More Vitamin D Doesn’t Always Mean Stronger Bones

assorted vitamins in bottleHigh doses of vitamin D do not appear to protect postmenopausal women from the dangers of osteoporosis, new research indicates.

“While high-dose vitamin D did indeed increase calcium absorption, the increase was only 1 percent and [it] did not translate into gains in spine, hip or total body bone mineral density,” said study author Dr. Karen Hansen.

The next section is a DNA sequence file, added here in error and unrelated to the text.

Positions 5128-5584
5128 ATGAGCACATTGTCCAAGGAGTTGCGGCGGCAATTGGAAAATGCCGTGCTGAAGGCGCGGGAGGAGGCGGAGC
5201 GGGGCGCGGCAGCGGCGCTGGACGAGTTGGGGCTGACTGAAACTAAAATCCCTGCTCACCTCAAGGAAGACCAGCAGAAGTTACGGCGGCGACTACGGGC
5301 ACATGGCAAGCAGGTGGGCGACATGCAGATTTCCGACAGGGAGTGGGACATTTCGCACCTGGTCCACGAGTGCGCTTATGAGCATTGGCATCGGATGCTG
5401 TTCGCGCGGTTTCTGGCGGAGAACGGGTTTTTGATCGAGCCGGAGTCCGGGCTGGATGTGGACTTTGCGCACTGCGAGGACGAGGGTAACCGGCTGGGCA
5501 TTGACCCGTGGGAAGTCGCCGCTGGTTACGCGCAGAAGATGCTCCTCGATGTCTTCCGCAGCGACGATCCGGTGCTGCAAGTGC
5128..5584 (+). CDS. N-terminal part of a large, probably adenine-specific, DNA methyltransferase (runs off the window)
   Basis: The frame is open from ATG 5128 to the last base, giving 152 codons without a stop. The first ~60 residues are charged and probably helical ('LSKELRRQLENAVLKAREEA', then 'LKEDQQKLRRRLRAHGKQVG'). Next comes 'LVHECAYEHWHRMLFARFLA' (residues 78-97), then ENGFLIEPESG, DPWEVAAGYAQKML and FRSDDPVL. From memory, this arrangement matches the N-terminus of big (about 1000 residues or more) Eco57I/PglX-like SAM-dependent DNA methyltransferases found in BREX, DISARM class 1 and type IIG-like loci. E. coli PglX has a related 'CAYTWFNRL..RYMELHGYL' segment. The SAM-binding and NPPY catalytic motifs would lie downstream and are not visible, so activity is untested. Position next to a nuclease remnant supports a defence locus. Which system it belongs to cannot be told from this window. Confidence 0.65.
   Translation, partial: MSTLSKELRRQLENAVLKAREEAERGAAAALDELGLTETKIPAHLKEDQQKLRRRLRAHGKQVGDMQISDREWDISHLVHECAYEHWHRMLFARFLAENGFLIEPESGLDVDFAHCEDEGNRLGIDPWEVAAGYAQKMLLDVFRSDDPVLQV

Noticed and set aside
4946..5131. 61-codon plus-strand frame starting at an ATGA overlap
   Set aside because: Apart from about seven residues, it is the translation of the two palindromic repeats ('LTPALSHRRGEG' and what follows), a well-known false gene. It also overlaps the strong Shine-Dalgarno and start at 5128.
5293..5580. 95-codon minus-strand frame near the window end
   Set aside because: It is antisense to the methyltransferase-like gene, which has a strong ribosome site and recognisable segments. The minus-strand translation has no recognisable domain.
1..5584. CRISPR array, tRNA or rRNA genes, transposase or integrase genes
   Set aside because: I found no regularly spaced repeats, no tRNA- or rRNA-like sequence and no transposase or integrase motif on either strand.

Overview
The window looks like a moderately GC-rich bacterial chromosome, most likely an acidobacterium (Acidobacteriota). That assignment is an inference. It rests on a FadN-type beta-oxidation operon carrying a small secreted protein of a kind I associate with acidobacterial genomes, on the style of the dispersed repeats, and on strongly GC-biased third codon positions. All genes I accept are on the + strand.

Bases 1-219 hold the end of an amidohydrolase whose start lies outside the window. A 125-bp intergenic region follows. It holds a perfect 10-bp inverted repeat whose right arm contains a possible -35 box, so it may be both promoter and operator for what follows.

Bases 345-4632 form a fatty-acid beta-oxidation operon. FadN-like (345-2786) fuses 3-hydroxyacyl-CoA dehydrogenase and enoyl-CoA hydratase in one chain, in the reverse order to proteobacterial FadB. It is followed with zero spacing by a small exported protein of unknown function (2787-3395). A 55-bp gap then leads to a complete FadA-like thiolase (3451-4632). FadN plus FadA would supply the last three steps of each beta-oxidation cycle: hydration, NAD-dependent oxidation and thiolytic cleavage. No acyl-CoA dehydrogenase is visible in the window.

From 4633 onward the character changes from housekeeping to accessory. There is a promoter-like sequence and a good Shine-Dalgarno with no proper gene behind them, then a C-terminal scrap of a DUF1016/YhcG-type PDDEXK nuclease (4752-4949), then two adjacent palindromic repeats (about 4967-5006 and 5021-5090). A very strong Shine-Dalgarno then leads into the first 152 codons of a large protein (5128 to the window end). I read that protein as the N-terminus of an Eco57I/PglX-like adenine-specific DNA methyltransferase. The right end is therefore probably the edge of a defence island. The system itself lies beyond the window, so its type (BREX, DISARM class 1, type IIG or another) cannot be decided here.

In fact, Hansen, an associate professor of medicine at the University of Wisconsin School of Medicine and Public Health in Madison, noted that she and her colleagues “did not find any benefit of vitamin D, in either high or low dose, on muscle mass, two tests of muscle fitness or fall [risk].”

The team reported the results online Aug. 3 in the journal JAMA Internal Medicine.